As a part of every lead nurture program, brands use research, focus groups and customer service or sales logs and more to map their customer (or prospect) journey and the mindset of those people. Once this map is created, it’s easier to brainstorm what the person’s unmet need is at every stage that you can possibly answer with content or interaction.
I like to start by imagining the first question the user has where the answer might end up being my product. We can use data, interviews, and surveys to find the starting point where the consumer identifies their need. Using the iconic sales funnel and stage of the funnel, identify the steps your typical customer might take in researching the category, identifying the brands, differentiating the brands, determining their feature priorities, interpreting the brand personality, establishing trust, asking questions, viewing product materials, asking friends and finally, making a decision.
If the person is thinking about taking a vacation and my role is to sell Australia as a destination- the first question they ask could be, “Where should I go on vacation?” I can validate that by thinking- if someone has that question, do I want my product to appear in her list of answers? While I might not want to have a paid ad appear on that high funnel of a discussion, certainly an organic article or message would help. But maybe this is too high above our sales funnel. In any case, it’s important to know what the entire journey looks like and then decide what parts of the journey you can influence and should address.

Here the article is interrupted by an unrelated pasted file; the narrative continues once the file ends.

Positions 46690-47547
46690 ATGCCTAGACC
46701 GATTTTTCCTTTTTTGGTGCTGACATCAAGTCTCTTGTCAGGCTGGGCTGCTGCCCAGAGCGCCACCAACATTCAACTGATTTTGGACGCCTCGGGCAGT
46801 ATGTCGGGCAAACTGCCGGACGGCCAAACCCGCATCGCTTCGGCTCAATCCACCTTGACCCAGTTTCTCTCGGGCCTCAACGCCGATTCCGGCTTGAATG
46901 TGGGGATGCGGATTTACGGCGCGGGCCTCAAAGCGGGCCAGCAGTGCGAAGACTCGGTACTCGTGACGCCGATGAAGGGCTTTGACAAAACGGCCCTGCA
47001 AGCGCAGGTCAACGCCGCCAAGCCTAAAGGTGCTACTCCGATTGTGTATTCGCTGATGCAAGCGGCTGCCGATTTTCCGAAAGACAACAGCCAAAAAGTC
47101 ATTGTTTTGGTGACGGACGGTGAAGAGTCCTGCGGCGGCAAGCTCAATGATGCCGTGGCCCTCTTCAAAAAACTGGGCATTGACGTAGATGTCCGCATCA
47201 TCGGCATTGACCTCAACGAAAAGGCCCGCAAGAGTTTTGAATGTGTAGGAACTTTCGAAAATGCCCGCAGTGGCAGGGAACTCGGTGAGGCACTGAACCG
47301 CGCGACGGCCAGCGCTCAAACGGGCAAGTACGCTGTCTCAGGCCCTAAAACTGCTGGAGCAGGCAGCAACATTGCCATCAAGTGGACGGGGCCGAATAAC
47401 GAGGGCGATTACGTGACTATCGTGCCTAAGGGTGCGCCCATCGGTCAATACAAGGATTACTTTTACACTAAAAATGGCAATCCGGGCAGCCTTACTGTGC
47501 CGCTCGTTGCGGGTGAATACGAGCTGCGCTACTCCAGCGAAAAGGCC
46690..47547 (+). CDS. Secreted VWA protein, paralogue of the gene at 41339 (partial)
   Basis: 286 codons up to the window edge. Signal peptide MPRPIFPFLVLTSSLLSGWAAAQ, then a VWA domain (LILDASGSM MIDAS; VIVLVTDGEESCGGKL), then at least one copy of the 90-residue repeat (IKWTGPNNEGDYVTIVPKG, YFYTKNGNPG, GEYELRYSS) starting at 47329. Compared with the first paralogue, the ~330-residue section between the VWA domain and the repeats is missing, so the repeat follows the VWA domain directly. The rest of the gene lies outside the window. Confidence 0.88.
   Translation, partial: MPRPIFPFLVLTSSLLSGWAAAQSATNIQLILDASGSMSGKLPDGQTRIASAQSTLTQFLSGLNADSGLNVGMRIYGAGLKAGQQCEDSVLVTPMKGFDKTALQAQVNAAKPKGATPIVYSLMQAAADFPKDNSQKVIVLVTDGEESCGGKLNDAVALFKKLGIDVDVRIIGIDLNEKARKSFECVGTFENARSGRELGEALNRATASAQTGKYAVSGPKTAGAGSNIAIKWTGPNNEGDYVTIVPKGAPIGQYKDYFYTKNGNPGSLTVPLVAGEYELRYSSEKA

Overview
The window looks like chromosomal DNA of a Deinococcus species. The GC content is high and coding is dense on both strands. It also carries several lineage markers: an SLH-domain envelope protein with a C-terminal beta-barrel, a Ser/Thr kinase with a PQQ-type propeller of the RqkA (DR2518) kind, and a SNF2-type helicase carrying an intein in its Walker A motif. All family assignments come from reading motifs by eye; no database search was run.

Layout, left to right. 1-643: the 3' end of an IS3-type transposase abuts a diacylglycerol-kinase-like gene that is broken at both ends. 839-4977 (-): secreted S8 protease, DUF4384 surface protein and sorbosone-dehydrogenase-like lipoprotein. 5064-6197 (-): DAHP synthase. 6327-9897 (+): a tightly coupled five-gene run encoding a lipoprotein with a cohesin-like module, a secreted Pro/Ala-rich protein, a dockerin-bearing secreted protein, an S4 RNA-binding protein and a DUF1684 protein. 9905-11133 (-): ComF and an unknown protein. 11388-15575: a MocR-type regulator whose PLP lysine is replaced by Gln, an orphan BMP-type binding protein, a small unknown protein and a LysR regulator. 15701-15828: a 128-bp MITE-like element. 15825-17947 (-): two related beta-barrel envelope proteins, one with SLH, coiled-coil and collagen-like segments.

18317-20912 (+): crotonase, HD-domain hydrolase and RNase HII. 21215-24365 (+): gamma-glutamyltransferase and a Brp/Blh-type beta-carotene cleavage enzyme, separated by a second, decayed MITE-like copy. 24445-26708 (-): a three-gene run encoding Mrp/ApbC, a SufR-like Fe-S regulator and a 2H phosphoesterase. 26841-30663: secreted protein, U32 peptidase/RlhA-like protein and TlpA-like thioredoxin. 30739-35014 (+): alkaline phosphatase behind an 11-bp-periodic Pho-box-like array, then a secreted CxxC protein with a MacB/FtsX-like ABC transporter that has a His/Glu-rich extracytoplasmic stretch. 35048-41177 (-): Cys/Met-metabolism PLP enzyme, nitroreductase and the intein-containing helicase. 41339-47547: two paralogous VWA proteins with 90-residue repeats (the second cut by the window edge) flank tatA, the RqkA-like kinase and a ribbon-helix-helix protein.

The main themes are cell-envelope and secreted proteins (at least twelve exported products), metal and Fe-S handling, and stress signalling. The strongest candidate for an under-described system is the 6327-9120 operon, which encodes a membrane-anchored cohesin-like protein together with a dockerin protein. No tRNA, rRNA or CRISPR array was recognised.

Once you have the stages mapped you can start thinking about what the customers’ needs are at that point, what questions do they have and what content can you provide to move them forward in their decision-making.
While working as a senior manager of content marketing I developed our customer journey map to identify the right content at the right time. When creating the content topics ask yourself, ‘What information does the customer need to move forward to the next stage?’ Below is the result of one mapping project for a customer segment. I’ve had to generalize the topics to protect confidential information so imagine that the topics represent 1-3 pieces of content each and a variety of formats (articles, videos, graphics). In the example below we chose to focus our Phase 1 content on the four columns marked with letters. The letters represented their position in the funnel and familiarity with our products. It was our shorthand way to label the streams.
I like this very simple worksheet for a high level approach. I’ve created a few like this for clients but of course, you’ll want to customize for your own business.
You can imagine that much of these content assignments will be placed onto the map based on your own understanding and assumptions of the target audience. And that’s OK. Plan to create your communication program in phases and identify ways to test the content, the order of the content, the length of the content etc. You may be lucky and have starting points in your data and you may have to fill in with informed assumptions. There will be endless opportunities for testing and optimization based on the performance of the live creative. Don’t let the content planning task cause a roadblock, the real learning will come as the program goes into pilot.
Best of luck!